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Generic name: Hexaminolevulinate
Brand name: Cysview
Drug class: Malignancy photosensitizers

Medically reviewed by  A Ras MD.

What is hexaminolevulinate used for?

Hexaminolevulinate is a prescription medicine that is used with a light test to check for bladder cancer.


Cysview contains hexaminolevulinate hydrochloride, an optical imaging drug that in solution form is instilled intravesically for use with photodynamic blue light cystoscopy as an adjunct to white light cystoscopy.

The chemical formula for hexaminolevulinate hydrochloride is C 1121NO 3∙HCl. Its molecular weight is 251.76 and it has the following structural formula:


Cysview (hexaminolevulinate hydrochloride) for Intravesical Solution is intended for intravesical administration only after reconstitution with the supplied 50 mL DILUENT. Cysview (hexaminolevulinate hydrochloride) for Intravesical Solution and DILUENT for Cysview are supplied together as a kit.

Cysview (hexaminolevulinate hydrochloride) for Intravesical Solution is supplied as a sterile, non-pyrogenic, freeze-dried, white to off-white or pale yellow, powder containing 100 mg of hexaminolevulinate hydrochloride (equivalent of 85 mg of hexaminolevulinate) in a 10 mL clear glass vial. The DILUENT for Cysview is a sterile, non-pyrogenic solution (pH 6) containing 0.61 mg/ mL disodium hydrogen phosphate, 0.58 mg/mL of potassium dihydrogen phosphate, 7.02 mg/mL of sodium chloride, hydrochloric acid, sodium hydroxide, and water for injection. It is a clear, colorless solution, free from visible particles, and is provided in a 50 mL plastic prefilled syringe.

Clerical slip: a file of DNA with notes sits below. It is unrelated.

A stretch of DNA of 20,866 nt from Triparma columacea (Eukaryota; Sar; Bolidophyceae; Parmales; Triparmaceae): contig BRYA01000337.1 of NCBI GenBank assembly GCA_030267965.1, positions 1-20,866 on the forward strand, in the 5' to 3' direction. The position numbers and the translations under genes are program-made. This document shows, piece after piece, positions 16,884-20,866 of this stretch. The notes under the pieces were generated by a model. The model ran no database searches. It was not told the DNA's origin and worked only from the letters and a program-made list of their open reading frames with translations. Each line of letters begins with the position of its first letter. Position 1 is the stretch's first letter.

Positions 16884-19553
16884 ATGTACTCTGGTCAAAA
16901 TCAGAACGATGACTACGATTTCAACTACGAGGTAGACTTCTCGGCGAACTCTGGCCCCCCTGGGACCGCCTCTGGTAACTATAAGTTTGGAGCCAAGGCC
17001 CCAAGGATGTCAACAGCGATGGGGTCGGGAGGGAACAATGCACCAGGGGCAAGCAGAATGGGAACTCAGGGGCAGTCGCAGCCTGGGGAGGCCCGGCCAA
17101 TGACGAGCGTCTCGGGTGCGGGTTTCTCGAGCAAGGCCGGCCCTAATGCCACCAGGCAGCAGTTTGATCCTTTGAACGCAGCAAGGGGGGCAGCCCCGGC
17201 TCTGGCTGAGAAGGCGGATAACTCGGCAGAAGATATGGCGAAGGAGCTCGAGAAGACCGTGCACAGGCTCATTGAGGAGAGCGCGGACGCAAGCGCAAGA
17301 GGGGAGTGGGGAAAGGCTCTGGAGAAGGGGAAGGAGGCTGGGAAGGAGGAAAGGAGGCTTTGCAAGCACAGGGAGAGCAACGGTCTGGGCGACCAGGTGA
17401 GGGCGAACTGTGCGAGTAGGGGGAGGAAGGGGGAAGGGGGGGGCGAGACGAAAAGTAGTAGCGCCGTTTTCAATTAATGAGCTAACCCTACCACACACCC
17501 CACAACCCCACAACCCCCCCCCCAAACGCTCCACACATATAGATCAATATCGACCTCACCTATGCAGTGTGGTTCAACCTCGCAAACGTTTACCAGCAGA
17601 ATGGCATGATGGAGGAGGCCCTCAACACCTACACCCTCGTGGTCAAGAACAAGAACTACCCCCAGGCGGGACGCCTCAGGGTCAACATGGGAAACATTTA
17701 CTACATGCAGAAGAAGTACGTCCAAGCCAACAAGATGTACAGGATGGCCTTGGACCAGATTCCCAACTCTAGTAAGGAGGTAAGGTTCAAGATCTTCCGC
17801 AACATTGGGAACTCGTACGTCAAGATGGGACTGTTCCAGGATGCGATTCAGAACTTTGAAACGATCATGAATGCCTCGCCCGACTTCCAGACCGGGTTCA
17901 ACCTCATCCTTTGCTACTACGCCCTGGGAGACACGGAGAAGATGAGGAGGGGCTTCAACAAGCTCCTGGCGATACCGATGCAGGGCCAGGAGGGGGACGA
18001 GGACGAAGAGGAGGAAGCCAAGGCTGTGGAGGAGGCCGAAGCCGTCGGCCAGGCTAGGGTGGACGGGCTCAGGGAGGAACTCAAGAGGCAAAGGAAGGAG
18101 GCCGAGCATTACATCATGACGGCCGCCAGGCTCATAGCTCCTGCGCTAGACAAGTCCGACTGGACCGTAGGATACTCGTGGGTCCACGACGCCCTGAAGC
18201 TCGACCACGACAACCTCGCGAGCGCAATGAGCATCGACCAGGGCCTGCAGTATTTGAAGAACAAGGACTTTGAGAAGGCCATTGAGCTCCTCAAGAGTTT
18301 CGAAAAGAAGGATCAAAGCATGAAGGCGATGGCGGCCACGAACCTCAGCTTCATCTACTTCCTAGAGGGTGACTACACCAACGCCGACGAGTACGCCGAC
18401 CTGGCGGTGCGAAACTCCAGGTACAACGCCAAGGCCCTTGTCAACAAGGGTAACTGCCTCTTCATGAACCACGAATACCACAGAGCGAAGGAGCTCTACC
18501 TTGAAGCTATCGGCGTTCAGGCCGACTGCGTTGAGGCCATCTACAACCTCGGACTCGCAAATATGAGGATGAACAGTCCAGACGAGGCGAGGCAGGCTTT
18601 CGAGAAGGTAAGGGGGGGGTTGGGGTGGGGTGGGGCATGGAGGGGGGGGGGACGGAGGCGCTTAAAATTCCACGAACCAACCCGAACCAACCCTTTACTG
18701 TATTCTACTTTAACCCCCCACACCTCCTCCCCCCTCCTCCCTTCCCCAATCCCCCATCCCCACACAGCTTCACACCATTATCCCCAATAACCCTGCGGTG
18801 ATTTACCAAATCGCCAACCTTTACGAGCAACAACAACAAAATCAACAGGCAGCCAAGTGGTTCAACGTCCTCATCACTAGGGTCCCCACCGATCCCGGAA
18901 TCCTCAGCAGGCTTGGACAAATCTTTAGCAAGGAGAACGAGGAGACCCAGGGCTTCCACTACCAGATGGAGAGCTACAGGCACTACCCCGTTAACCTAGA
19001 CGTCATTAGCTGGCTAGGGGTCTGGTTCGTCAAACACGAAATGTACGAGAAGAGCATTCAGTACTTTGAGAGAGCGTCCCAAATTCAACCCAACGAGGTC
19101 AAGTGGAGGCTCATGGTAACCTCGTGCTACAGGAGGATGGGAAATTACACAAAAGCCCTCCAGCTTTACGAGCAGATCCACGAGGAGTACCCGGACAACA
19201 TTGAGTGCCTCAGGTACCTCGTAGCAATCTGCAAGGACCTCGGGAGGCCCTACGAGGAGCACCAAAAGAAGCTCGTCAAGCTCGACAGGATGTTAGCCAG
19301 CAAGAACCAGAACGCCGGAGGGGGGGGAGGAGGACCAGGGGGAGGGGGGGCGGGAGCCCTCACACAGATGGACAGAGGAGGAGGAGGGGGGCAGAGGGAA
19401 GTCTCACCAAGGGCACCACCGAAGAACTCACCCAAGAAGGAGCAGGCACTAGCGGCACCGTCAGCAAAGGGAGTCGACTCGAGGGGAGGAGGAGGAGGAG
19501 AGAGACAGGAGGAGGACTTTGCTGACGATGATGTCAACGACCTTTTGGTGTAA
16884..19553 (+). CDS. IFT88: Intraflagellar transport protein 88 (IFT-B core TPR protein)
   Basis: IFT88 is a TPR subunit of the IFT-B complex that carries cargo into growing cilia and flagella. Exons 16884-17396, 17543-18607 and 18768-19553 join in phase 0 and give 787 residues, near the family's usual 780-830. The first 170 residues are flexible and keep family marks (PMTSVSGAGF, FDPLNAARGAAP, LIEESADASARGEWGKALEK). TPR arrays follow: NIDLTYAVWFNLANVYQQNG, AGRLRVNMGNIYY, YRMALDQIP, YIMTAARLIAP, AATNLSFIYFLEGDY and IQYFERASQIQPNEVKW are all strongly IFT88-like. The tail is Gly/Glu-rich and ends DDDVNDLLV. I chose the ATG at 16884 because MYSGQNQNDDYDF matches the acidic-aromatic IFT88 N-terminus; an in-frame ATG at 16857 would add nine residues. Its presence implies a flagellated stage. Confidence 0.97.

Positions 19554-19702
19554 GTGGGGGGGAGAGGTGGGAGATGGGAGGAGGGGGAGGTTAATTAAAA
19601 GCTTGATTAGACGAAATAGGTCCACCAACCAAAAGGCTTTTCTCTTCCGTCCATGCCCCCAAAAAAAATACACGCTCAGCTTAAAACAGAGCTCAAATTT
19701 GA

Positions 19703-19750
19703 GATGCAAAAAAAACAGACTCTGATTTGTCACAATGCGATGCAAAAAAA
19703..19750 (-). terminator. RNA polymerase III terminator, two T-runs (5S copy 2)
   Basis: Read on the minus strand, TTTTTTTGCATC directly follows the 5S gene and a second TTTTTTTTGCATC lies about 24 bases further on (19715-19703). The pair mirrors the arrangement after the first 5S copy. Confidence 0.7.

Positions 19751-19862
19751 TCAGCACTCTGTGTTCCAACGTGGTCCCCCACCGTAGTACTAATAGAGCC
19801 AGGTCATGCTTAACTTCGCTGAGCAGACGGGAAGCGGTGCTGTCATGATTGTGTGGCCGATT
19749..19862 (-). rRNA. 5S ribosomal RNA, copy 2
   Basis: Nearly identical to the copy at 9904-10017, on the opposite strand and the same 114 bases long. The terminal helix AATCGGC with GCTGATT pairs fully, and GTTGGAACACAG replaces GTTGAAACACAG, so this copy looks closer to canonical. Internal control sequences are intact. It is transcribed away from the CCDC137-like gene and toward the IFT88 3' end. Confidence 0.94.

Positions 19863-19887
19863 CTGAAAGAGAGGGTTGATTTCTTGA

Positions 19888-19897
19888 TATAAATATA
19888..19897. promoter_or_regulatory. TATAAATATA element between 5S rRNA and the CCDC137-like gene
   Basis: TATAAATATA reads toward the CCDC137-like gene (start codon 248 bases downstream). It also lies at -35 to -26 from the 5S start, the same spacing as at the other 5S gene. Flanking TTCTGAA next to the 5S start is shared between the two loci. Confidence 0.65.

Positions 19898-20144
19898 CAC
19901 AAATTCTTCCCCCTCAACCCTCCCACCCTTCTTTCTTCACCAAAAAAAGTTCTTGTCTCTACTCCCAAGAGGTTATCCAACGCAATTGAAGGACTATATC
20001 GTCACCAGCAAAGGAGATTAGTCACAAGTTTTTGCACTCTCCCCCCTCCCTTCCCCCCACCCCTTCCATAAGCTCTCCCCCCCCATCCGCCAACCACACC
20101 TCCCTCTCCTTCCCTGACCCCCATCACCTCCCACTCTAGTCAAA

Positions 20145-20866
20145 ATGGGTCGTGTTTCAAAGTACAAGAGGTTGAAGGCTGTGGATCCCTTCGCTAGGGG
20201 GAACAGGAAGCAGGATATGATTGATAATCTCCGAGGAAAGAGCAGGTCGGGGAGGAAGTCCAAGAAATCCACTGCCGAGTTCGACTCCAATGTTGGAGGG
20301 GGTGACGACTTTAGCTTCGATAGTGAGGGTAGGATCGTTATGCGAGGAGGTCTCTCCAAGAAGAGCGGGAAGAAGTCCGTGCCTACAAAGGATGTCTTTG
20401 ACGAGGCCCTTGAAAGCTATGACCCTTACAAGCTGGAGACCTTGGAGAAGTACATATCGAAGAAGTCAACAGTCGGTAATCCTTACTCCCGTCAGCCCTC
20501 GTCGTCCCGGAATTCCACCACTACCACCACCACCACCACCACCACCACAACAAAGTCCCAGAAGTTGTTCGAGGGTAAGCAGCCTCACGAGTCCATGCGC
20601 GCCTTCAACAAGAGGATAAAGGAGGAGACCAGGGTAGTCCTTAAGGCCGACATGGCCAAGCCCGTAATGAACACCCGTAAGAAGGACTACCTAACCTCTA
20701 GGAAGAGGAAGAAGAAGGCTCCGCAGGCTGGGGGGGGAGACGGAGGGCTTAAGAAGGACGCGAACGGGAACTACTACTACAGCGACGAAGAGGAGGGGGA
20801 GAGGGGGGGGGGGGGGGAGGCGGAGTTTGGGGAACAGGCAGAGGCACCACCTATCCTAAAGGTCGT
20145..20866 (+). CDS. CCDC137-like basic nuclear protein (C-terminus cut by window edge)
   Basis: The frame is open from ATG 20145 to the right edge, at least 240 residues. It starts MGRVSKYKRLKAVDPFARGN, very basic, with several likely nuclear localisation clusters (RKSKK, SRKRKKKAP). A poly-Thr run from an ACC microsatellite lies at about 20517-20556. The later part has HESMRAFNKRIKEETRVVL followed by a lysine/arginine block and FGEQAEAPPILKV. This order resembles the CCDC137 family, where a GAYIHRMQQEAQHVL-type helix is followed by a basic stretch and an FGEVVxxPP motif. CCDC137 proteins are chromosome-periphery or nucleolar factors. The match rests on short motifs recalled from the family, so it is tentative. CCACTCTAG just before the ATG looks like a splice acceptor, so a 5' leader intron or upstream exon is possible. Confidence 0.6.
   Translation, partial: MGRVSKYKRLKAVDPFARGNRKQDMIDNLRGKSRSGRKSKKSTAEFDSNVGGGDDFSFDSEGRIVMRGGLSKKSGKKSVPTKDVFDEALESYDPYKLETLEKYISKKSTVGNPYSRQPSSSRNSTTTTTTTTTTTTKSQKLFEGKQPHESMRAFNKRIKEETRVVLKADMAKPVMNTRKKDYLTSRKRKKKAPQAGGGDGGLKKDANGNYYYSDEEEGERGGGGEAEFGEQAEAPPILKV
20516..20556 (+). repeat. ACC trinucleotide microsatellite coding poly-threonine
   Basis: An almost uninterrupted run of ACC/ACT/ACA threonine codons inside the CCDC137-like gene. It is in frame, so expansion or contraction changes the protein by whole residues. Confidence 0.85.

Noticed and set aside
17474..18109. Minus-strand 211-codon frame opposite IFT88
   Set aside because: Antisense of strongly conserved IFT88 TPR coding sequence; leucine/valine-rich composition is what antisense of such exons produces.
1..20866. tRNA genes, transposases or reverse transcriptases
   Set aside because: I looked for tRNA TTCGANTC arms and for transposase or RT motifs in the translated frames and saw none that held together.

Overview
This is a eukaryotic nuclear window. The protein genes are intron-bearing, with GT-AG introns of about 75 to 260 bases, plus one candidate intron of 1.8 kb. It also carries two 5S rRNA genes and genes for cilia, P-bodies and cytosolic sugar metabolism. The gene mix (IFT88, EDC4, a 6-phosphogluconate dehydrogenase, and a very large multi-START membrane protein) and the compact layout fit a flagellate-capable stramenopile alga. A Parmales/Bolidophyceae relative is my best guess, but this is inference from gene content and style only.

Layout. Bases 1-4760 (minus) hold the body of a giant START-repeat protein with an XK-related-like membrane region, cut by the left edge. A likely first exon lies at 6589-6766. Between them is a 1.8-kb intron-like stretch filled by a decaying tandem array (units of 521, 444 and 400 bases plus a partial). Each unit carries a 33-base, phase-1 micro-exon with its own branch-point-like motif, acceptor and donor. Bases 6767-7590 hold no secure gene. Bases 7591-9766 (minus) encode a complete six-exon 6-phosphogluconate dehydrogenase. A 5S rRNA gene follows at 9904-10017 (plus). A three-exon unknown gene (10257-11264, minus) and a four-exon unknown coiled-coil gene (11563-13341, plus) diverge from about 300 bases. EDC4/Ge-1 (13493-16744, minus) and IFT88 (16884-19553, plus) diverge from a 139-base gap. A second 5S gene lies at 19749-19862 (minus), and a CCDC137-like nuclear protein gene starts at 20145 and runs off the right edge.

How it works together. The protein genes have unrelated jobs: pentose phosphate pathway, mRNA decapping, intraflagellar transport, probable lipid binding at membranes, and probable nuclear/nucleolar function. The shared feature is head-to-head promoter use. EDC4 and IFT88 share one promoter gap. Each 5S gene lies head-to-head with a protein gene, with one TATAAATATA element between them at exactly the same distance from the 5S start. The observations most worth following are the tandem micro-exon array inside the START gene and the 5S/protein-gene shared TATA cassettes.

The reconstituted solution of Cysview contains 2 mg/ml of hexaminolevulinate hydrochloride and is colorless to pale yellow. It is free from visible particles and has a pH between 5.7 and 6.2.

Mechanism of Action

Cysview is an ester of the heme precursor, aminolevulinic acid. After bladder instillation, Cysview enters the bladder mucosa and is proposed to enter the intracellular space of mucosal cells where it is used as a precursor in the formation of the photoactive intermediate protoporphyrin IX (PpIX) and other photoactive porphyrins (PAPs). PpIX and PAPs are reported to accumulate preferentially in neoplastic cells as compared to normal urothelium, partly due to altered enzymatic activity in the neoplastic cells. After excitation with light at wavelengths between 360 and 450 nm, PpIX and other PAPs return to a lower energy level by fluorescing, which can be detected and used for cystoscopic detection of lesions. The fluorescence from tumor tissue appears bright red and demarcated, whereas the background normal tissue appears dark blue. Similar processes may occur in inflamed cells.

Before taking hexaminolevulinate, tell your doctor:

  • If you are allergic to hexaminolevulinate; any part of this medicine; or any other drugs, foods, or substances. Tell your doctor about the allergy and what signs you had.
  • If you have any of these health problems: Blood in the urine or porphyria.
  • If you have ever been given BCG or a cancer drug in the bladder.

This is not a list of all drugs or health problems that interact with hexaminolevulinate.